User Guide

Simple Usage

deepmerge was written as a library to help construct merge functions, eliminating some of the boilerplate around recursing through common data structures and joining results. Although it’s recommended to choose your own strategies, deepmerge does provided some preconfigured mergers for a common situations:

  • deepmerge.always_merger: always try to merge. in the case of mismatches, the value from the second object overrides the first o ne.
  • deepmerge.merge_or_raise: try to merge, raise an exception if an unmergable situation is encountered.
  • deepmerge.conservative_merger: similar to always_merger, but in the case of a conflict, use the existing value.

Once a merger is constructed, it then has a merge() method that can be called:

from deepmerge import always_merger

base = {"foo": "value", "baz": ["a"]}
next = {"bar": "value2", "baz": ["b"]}

always_merger.merge(base, next)

assert base == {
    "foo": "value",
    "bar": "value2",
    "baz": ["a", "b"]

Merges are Destructive

You may have noticed from the example, but merging is a destructive behavior: it will modify the first argument passed in (the base) as part of the merge.

This is intentional, as an implicit copy would result in a significant performance slowdown for deep data structures. If you need to keep the original objects unmodified, you can use the deepcopy method:

from copy import deepcopy
result = deepcopy(base)
always_merger.merge(result, next)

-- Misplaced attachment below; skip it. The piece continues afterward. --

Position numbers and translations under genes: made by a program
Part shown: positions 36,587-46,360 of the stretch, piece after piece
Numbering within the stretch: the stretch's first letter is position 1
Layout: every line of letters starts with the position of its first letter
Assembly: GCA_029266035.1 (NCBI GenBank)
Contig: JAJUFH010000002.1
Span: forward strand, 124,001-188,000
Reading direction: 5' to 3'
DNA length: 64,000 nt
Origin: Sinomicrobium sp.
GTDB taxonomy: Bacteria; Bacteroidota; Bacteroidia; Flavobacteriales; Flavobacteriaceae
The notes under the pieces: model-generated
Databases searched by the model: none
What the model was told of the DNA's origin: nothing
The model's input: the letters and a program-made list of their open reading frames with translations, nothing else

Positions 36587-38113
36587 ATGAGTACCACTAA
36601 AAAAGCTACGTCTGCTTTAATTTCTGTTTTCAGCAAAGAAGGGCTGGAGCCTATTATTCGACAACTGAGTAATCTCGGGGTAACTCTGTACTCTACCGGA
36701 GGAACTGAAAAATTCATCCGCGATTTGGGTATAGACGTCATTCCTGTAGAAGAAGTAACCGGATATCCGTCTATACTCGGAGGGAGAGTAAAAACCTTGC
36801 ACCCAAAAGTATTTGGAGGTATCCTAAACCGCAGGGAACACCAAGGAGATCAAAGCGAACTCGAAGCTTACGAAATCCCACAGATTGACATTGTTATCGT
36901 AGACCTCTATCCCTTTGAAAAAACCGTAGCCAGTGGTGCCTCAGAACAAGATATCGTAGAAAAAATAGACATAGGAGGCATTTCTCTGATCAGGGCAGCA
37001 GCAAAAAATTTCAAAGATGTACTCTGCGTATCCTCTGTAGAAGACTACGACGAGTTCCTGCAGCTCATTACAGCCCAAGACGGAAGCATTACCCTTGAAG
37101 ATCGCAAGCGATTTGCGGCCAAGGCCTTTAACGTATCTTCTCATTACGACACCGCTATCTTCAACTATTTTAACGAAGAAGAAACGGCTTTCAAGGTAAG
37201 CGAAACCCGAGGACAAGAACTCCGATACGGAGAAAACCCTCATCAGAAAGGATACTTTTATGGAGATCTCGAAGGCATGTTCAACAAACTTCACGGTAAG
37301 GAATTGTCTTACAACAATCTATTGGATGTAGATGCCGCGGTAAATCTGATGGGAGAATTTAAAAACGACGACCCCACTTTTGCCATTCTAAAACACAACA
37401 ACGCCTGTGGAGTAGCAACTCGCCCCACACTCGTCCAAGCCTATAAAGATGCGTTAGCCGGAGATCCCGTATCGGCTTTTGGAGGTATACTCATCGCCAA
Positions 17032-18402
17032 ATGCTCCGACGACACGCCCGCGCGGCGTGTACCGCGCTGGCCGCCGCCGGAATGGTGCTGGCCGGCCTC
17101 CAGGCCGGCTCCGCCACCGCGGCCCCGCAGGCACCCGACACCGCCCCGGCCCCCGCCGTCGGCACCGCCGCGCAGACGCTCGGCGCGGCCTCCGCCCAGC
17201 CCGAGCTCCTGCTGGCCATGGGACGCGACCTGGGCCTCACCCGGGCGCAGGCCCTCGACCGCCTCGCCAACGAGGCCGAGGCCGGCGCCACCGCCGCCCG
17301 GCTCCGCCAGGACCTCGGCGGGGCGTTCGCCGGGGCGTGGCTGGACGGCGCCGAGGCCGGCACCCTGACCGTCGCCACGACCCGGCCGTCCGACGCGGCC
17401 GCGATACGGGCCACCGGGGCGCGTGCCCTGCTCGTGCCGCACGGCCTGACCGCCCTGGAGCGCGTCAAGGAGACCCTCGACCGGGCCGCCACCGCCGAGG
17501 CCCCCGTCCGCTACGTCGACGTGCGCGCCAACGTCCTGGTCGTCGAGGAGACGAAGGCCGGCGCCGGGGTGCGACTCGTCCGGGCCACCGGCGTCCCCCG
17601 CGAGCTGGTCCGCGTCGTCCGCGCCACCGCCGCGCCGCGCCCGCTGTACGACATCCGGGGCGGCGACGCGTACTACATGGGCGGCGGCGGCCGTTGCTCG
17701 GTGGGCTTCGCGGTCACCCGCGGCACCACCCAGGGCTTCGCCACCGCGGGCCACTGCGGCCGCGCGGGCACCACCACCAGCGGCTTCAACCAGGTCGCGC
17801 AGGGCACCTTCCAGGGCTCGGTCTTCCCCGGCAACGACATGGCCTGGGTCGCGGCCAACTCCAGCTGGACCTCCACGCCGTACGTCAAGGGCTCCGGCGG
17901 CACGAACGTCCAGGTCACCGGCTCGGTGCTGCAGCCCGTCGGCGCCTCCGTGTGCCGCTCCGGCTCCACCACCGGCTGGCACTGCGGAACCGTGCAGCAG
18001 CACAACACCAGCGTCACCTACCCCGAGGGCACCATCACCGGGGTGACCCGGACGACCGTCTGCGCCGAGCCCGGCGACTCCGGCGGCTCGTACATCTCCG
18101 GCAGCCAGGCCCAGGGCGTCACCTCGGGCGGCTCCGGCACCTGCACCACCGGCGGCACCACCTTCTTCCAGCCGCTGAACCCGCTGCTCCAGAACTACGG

Authoring your own Mergers

The deepmerge.merger.Merger class enacts the merging strategy, and stores the configuration about the merging strategy chosen.

The merger takes a list of a combination of strings or functions, which are expanded into strategies that are attempted in the order in the list.

For example, a list of [“append”, “merge”] will attempt the “append” strategy first, and attempt the merge strategy if append is not able to merge the structures.

If none of the strategies were able to merge the structures (or if non exists), a deepmerge.exception.InvalidMerge exception is raised.


The merger class alone does not make any decisions around merging the code. This is instead deferred to the strategies themselves.

Built-in Strategies

If you name a strategy with a string, it will attempt to match that with the merge strategies that are built into deepmerge. You can see a list of which strategies exist for which types at Strategies

Custom Strategies

Strategies are functions that satisfy the following properties:

  • have the function signature (config, path, base, nxt)
  • return the merged object, or None.


def append_last_element(config, path, base, nxt):
    """ a list strategy to append the last element of nxt only. """
    if len(nxt) > 0:
       return base

If a strategy fails, an exception should not be raised. This is to ensure it can be chained with other strategies, or the fall-back.